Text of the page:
While I was browsing my shelves for reading inspiration or an old favourite to return to, I was struck by how many very short books I have collected over the years.
How has your month of reading been? Are you fully immersed in chunky books, or are you still struggling to concentrate and feeling a little scattered following the stress of the last few months?
Wherever you are at with your reading, we can all celebrate the re-opening of independent book shops again. What a delight to finally browse again, despite the distancing and masks…
I am still struggling to read in a pre-pandemic ‘normal’ way, but I have been embracing armchair travel, working my way through the collected works of Tahir Shah. June finds me joining him in India as he becomes apprenticed to Hakim Feroze, the eccentric and somewhat sadistic master illusionist in The Sorcerer’s Apprentice. This is a completely engrossing journey from one end of India to the other in the company of sadhus, magicians, sages and tricksters.
Seeing as the month of June covered the equinox I also read Moominsummer Madness. When Moominvalley floods after a volcano eruption the Moomins escape by boat, then seek refuge in a floating theatre. Moominous magic ensues!
Although Moomins are a year-round reading delight they always get a ceremonial read in summer and in the depths of winter (Moominland Midwinter). You might also enjoy The Summer Book- a short novel by Tove Jansson about an elderly artist and her young granddaughter whiling away the summer on their island.
Read on to see what titles the Willoughby team have been enjoying this month:
Clap When You Land by Elizabeth Acevedo
I really enjoyed this book, it’s told from both sisters point of view and set in New York and the Dominican Republic. As you read, you get to see how they both live their lives and how the death of their dad affects them.
I enjoyed the way they learnt of each other and to accept that their dad was not the perfect person they both thought he was. It was also really nice to read about their growing relationship as sisters, and the love they already have for each other, despite not knowing of each other’s existence for most of their lives.
The Stranger Diaries by Elly Griffiths
Having read and loved all of Elly Griffiths’ Ruth Galloway series I was keen to give her first stand-alone novel a go. Some might say that the height of summer is not the best time to pick up an atmospheric gothic ghost story, and to be fair, reading it at Halloween would have added an extra level of spookiness to it, but I found myself engrossed none-the-less! Griffiths really excels at evoking a sense of place: one of my favourite things about the Ruth Galloway series is her descriptive passages about Norfolk. The Stranger Diaries is set further South but the strong location prevails and is almost an extra character in the plot. Having struggled to settle to a book recently I found this to be just the ticket. Pacy, short chapters and well-drawn protagonists made it easy to pick up and while away half an hour. If you’ve never read Elly Griffiths before then this is a great place to start and a perfect piece of escapist reading.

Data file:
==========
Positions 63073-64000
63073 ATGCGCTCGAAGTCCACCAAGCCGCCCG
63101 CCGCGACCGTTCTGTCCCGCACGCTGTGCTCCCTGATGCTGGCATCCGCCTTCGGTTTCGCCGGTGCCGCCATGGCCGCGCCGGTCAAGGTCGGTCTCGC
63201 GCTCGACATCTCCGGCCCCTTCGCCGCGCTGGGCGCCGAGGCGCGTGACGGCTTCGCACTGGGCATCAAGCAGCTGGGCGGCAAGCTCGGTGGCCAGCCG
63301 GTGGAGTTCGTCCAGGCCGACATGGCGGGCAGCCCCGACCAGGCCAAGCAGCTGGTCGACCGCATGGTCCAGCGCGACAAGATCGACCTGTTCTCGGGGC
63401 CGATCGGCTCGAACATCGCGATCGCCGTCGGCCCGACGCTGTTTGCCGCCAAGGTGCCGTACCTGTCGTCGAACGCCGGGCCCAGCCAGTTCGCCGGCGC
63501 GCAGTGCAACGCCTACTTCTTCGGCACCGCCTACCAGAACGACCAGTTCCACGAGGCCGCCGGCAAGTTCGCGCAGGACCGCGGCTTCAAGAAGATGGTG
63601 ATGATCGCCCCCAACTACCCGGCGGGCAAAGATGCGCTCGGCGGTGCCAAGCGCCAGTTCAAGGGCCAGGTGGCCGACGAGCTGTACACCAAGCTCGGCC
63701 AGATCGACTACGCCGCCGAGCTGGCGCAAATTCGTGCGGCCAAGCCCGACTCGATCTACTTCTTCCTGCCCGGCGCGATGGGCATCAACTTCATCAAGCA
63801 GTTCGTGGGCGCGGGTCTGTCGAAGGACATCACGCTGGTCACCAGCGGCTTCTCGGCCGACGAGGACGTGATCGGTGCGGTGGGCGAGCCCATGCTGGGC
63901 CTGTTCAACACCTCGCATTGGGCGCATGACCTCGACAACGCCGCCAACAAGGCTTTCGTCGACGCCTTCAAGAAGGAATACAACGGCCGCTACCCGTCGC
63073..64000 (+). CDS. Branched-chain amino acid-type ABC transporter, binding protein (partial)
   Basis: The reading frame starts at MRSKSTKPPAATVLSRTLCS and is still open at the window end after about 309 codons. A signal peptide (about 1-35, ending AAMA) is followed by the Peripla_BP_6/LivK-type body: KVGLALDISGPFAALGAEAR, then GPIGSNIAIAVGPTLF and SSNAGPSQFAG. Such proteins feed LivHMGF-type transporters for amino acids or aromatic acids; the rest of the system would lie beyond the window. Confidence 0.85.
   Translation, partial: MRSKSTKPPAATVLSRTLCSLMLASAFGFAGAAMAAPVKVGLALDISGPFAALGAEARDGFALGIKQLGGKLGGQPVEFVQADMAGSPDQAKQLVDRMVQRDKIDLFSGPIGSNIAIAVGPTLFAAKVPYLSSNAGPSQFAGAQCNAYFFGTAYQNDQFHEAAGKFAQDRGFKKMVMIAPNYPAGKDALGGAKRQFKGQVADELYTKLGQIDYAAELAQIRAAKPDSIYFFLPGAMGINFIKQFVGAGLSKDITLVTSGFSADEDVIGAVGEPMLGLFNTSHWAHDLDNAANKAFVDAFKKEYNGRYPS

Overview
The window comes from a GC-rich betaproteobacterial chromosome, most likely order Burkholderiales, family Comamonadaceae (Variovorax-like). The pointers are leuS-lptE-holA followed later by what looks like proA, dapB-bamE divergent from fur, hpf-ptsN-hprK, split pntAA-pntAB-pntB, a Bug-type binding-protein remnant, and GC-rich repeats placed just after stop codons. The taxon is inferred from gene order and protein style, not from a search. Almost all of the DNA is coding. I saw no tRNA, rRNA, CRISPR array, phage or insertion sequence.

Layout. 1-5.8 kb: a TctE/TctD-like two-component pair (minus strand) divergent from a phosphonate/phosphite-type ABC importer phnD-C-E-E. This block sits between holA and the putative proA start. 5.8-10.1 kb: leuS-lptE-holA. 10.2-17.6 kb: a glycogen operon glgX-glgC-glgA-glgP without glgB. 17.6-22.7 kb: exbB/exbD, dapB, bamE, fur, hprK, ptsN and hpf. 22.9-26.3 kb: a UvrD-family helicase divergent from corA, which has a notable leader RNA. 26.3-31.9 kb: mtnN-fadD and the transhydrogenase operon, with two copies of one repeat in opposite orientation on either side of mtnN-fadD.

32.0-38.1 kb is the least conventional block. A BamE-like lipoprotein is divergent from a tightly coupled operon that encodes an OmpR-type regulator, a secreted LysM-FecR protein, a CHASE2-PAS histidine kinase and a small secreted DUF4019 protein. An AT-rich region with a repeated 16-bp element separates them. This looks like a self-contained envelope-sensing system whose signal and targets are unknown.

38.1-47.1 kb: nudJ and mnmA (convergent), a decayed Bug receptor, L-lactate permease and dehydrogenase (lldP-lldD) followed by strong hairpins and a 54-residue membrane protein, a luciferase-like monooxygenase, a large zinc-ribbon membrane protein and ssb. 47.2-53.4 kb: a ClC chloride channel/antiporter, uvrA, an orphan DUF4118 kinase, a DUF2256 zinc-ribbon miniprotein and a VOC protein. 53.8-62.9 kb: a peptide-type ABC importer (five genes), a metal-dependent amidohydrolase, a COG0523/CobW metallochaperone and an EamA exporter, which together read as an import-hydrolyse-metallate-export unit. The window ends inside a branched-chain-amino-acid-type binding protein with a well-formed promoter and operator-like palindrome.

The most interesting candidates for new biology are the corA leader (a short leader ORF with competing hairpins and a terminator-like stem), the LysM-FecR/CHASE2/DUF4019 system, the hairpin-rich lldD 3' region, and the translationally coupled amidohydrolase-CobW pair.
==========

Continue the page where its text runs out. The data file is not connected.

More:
The Unhoneymooners by Christina Lauren.
The Unhoneymooners centres around two main characters, Olive and Ethan. Olive’s identical twin sister Ami, is getting married to Dane. After they eat their seafood buffet, all the guests come down with food poisoning except Olive (who has a seafood allergy) and Dane’s brother Ethan (who is ‘germ ridden’ buffet averse). Not wanting to let her all-inclusive, luxury honeymoon in Hawaii go to waste, Ami encourages Olive and Ethan to go in her place. Unfortunately for Olive, Ethan is her arch enemy who she has never got along with since their first encounter years ago.
Yes you guessed it! It’s the perfect enemy to lovers rom-com! It was sweet, fluffy and laugh out loud funny in parts and although it was totally predictable it wasn’t too cringey. I read 75% in one sitting, completely ignoring my children’s cries for attention in order to finish it.
I am now hoping to read more by the author for times when I need some total escapism, and I think if you enjoyed Beth O’Leary’s Flat Share you would also enjoy this too.
Here Comes the Sun by Nicole Dennis-Benn
The title may evoke images of beautiful beaches and smiling faces, but this is a tough, gritty read revealing the struggles and realities of life for three women: Margot, her mother, Delores, and her younger sister Thandie – whose small community is both supported and ravaged by tourism, and I rated this four our of five stars.
It really feels that you’ve been afforded a look behind the veil of tourism promotion with this book. Nicole’s detailed descriptions of the landscape are excellent – we’re given a look, smell and taste of Jamaica. I particularly enjoyed her use of Jamaican dialect throughout, though it was a little hard to understand at times.